We have identified the ETS1 gene as the cause of congenital heart defects, including an unprecedented high frequency of HLHS, in the chromosomal disorder Jacobsen syndrome. Studies in Ciona intestinalis demonstrated a critical role for ETS1 in heart cell fate determination and cell migration, suggesting that the impairment of one or both processes can underlie the pathogenesis of HLHS. Our studies determined that ETS1 is expressed in the cardiac neural crest and endocardium in the developing murine heart, implicating one or both lineages in the development of HLHS. Studies in Drosophila and Xenopus demonstrated a critical role for ETS1 in regulating cardiac cell fate determination, and results in Xenopus provided further evidence for the role of the endocardium in the evolution of the “hypoplastic” HLHS LV. Paradoxically, these studies suggest that the loss of ETS1 may cause a cell fate switch resulting in the loss of endocardial cells and a relative abundance of cardiac myocytes. These studies implicate an “HLHS transcriptional network” of genes conserved across species that are essential for early heart development. Finally, the evidence suggests that in a subset of HLHS patients, the HLHS LV cardiac myocytes are, intrinsically, developmentally and functionally normal, which has important implications for potential future therapies. Full article
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12 pages, 755 KiB  
Perspective
Medical Therapies for Heart Failure in Hypoplastic Left Heart Syndrome
by Angela N. Baybayon-Grandgeorge, Ashley E. Pietra, Shelley D. Miyamoto and Anastacia M. Garcia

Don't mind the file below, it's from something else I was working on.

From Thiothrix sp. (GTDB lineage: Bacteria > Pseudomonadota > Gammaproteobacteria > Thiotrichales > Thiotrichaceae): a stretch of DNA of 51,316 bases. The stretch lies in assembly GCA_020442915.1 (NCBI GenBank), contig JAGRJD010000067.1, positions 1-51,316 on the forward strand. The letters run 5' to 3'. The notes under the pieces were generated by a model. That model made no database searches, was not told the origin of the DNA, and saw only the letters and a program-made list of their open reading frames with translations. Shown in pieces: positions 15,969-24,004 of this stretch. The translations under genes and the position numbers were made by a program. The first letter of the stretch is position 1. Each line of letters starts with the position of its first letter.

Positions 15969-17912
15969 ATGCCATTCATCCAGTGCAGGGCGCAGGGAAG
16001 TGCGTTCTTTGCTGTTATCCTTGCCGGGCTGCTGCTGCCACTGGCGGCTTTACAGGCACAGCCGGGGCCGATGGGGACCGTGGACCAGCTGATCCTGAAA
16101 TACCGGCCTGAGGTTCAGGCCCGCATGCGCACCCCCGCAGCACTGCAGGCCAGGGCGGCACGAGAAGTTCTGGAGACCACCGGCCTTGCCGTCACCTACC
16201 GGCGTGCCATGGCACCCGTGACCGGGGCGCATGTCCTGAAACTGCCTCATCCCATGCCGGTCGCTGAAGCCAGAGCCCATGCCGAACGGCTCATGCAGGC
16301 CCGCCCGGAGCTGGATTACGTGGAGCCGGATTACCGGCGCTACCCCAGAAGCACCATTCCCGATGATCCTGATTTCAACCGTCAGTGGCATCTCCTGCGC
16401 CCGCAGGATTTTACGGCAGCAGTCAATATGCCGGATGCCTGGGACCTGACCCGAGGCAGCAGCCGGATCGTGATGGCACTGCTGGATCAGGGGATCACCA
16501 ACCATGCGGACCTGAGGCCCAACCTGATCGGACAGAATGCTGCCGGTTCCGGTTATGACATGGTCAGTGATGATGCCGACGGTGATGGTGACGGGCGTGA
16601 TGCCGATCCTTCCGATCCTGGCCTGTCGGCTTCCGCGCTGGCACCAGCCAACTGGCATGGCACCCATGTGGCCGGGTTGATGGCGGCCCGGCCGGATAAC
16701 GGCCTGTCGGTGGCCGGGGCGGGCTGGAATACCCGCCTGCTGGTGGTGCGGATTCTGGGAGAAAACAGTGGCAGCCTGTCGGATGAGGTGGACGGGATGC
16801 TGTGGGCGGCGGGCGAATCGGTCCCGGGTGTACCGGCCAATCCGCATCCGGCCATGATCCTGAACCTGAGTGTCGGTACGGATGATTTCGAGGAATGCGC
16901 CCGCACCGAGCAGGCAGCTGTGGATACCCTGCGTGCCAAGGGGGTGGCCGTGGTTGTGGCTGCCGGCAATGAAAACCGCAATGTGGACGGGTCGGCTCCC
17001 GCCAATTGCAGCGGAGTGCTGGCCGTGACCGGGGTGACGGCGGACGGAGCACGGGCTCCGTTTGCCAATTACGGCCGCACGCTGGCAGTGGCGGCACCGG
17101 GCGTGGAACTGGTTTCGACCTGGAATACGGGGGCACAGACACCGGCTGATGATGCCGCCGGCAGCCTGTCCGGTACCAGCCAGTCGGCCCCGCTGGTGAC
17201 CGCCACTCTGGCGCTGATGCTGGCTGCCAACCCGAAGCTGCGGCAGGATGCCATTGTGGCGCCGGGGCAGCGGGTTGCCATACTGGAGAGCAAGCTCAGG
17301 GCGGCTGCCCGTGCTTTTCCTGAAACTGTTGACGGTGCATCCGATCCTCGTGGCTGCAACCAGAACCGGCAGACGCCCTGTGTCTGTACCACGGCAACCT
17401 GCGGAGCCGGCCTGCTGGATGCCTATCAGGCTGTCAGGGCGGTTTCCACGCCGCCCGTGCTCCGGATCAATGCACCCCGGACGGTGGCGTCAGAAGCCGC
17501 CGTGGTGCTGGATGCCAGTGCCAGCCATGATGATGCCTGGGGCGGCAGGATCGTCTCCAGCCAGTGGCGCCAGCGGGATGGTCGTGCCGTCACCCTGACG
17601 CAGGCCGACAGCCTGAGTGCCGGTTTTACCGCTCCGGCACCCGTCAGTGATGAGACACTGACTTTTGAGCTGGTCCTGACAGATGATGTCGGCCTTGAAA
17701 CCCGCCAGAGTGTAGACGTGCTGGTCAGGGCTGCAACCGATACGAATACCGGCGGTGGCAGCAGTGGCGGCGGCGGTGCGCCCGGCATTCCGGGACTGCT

J. Cardiovasc. Dev. Dis. 2022, 9(5), 152; https://doi.org/10.3390/jcdd9050152 - 12 May 2022
Cited by 1 | Viewed by 5569
Abstract
Significant surgical and medical advances over the past several decades have resulted in a growing number of infants and children surviving with hypoplastic left heart syndrome (HLHS) and other congenital heart defects associated with a single systemic right ventricle (RV). However, cardiac dysfunction [...] Read more.
Significant surgical and medical advances over the past several decades have resulted in a growing number of infants and children surviving with hypoplastic left heart syndrome (HLHS) and other congenital heart defects associated with a single systemic right ventricle (RV). However, cardiac dysfunction and ultimately heart failure (HF) remain the most common cause of death and indication for transplantation in this population. Moreover, while early recognition and treatment of single ventricle-related complications are essential to improving outcomes, there are no proven therapeutic strategies for single systemic RV HF in the pediatric population. Importantly, prototypical adult HF therapies have been relatively ineffective in mitigating the need for cardiac transplantation in HLHS, likely due to several unique attributes of the failing HLHS myocardium. Here, we discuss the most commonly used medical therapies for the treatment of HF symptoms in HLHS and other single systemic RV patients. Additionally, we provide an overview of potential novel therapies for systemic ventricular failure in the HLHS and related populations based on fundamental science, pre-clinical, clinical, and observational studies in the current literature. Full article
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16 pages, 899 KiB  
Perspective
Significance of α-Myosin Heavy Chain (MYH6) Variants in Hypoplastic Left Heart Syndrome and Related Cardiovascular Diseases
by Melissa Anfinson, Robert H. Fitts, John W. Lough, Jeanne M. James, Pippa M. Simpson, Stephanie S. Handler, Michael E. Mitchell and Aoy Tomita-Mitchell
J. Cardiovasc. Dev. Dis. 2022, 9(5), 144; https://doi.org/10.3390/jcdd9050144 - 3 May 2022
Cited by 9 | Viewed by 3303
Abstract
Hypoplastic left heart syndrome (HLHS) is a severe congenital heart disease (CHD) with complex genetic inheritance. HLHS segregates with other left ventricular outflow tract (LVOT) malformations in families, and can present as either an isolated phenotype or as a feature of a larger [...] Read more.